I posted the article on Frumma Sara's Facebook page and jokingly suggested that we have a competition: pick a project, she and I will both try to make it, and we'll see whose end result more resembles perfection. (Hint: It won't be mine.) She thought it was a great idea and suggested we invite people to watch and/or crochet with us for a nominal fee to raise money for charity.

Fine, whatever. I have already proven beyond the shadow of a doubt that I can't crochet. When I was a social work intern, several of the program clients were skillful crocheters. One gentleman used to make pocket money while living in a homeless shelter by crocheting slippers for other residents. So I was given some petty cash to buy needles and yarn, and we all got together to crochet. That is, the clients crocheted and tried to teach me how to crochet. I made a big deformed thumb.

Because I was a smart person attending graduate school and providing psychotherapy and clinical case management to the clients, they assumed I was pretending to suck at crocheting. I assured them that I was honestly trying as hard as I could. Unfortunately, that did not result in an attractive product.

I thought it was a good object lesson for them. It's important to try new things but to be ready to fail, to understand and accept your limitations. It's okay not to excel at absolutely everything. I wanted the clients to know that yes, they had major mental disorders and substance use histories, they'd been homeless, they'd been arrested and gone to prison -- but they could crochet, and I could not.

So I told Frumma Sara that people who want to learn to crochet should watch her, and people who want a good laugh should watch me trying to follow the instructions. She sent me this email:

Let's talk more seriously about the event. In the meantime, my dear, please do not post foul language on your page. I recognize that you are trying to show what a moron the OK Cupid guy is but must you repeat verbatim his lewdness? I have a policy that I unfriend those who curse. So if you are not going to be on the chopping block, consider more elegant ways of expressing disgust with idiotic men. I think there must some... No?! Anyway, my number is 718-xxx-xxxx. It is more likely that I will be available in August as now I have a big project due in July. Thanks.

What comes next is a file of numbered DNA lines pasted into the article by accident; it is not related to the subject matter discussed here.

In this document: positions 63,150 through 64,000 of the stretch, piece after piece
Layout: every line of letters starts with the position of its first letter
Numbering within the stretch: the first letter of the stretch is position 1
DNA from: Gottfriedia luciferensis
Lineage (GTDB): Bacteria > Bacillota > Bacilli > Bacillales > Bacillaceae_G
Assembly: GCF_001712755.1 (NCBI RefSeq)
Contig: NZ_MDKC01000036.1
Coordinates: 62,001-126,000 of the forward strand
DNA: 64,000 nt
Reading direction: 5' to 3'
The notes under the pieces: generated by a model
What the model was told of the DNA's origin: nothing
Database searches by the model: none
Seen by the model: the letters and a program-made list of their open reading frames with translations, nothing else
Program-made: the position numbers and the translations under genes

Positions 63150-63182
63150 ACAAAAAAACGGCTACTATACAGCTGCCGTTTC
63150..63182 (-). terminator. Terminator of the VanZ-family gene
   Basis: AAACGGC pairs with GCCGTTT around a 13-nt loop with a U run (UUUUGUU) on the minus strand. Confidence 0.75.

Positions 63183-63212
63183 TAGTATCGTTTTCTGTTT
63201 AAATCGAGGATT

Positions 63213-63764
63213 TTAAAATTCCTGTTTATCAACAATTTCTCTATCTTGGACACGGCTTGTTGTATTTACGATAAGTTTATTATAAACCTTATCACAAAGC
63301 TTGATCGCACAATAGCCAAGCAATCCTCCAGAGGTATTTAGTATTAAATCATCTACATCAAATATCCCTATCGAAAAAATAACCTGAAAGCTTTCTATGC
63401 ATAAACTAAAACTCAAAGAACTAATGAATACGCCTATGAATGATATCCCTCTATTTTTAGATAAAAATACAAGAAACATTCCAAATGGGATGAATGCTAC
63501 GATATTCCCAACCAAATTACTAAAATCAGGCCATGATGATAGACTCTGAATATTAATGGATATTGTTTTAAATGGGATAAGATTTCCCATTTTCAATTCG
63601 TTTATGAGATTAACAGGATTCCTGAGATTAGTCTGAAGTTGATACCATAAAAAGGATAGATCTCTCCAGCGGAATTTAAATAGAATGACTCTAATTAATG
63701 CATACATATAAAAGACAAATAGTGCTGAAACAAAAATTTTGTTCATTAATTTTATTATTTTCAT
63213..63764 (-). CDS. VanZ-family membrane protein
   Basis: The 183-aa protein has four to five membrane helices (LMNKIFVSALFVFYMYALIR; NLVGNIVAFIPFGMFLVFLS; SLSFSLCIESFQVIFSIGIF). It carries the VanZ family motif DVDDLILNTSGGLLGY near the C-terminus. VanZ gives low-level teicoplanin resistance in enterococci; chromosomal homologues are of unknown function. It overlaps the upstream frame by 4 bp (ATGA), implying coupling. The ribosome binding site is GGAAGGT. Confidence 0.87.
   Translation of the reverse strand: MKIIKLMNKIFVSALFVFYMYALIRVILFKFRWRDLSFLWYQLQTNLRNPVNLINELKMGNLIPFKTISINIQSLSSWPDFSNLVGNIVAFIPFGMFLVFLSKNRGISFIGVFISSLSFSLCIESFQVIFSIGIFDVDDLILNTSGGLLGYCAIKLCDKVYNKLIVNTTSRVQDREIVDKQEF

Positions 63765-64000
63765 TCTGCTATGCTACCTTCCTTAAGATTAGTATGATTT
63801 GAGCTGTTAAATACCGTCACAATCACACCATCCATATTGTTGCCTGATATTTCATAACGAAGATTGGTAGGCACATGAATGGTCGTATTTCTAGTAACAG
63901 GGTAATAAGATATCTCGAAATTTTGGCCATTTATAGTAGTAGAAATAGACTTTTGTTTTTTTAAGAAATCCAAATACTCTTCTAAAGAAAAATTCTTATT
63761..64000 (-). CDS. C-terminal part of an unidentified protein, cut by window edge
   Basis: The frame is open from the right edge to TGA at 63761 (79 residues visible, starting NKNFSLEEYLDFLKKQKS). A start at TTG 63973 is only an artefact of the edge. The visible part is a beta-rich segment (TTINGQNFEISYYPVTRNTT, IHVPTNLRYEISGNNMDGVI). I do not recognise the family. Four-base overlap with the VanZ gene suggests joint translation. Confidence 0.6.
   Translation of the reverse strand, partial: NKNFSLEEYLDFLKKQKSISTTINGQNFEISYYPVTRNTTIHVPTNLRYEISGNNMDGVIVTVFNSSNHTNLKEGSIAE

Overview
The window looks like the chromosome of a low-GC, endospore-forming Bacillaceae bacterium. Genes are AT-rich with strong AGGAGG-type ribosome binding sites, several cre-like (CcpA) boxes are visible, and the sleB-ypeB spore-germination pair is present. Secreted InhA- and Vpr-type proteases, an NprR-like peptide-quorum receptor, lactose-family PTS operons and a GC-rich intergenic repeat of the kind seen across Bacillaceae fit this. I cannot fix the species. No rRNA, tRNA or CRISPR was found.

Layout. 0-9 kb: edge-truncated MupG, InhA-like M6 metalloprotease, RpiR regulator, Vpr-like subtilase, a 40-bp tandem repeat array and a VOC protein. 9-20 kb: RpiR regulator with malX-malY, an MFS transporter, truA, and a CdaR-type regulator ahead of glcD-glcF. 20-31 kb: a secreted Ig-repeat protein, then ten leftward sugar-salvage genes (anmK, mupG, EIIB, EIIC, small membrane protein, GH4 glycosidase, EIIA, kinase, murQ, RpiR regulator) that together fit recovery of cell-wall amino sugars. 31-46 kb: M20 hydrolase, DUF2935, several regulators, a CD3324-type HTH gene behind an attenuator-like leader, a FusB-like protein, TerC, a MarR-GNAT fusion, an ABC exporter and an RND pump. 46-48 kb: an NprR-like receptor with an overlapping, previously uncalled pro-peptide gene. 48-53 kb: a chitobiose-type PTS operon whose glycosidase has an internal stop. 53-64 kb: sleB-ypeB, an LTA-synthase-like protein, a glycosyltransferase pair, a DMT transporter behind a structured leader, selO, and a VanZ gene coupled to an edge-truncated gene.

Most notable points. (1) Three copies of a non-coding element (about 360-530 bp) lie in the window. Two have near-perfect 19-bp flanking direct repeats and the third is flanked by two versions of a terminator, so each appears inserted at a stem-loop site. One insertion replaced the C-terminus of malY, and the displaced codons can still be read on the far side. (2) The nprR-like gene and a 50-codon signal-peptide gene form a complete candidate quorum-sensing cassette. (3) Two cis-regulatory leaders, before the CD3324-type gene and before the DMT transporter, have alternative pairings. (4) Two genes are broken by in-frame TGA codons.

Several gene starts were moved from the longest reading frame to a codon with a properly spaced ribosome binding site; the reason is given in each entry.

She's referring to a message I received recently from a 25-year-old, which I duly posted to show my married friends what I endure as a single person, and to receive commiseration from my single female friends. I'll paraphrase it as "You are so fucking hot."

I've had at least one friend apologetically tell me he couldn't be Facebook friends with me because the internet censor he and his wife installed on their computer (they have children) blocks profanity. Fine, whatever, I understand. But he didn't tell me to stop cursing.

I am a grown-ass woman, and if I want to use profanity on my Facebook page, nobody is going to stop me. Immediately I blocked her from receiving my status updates, although I'm not sure how much I'd mind if she unfriended me. Honestly, she could block my updates from her feed. Who does she think she is?

However, the crazy light in Frumma Sara's eyes is dimmed by the glare from my former friend Machla. I assume she's a former friend because she blocked me after our latest email exchange. What set her off? My birthday party. I created an event on Facebook and invited some friends to join me. She sent me this:

Machla: Hi you know when it was your birthday I took you out to a really nice restaurant. And you asked for my birthday at that time. (and also Facebook sent out a reminder to my Fb friends). And I was hurt when you basically ignored my birthday altogether.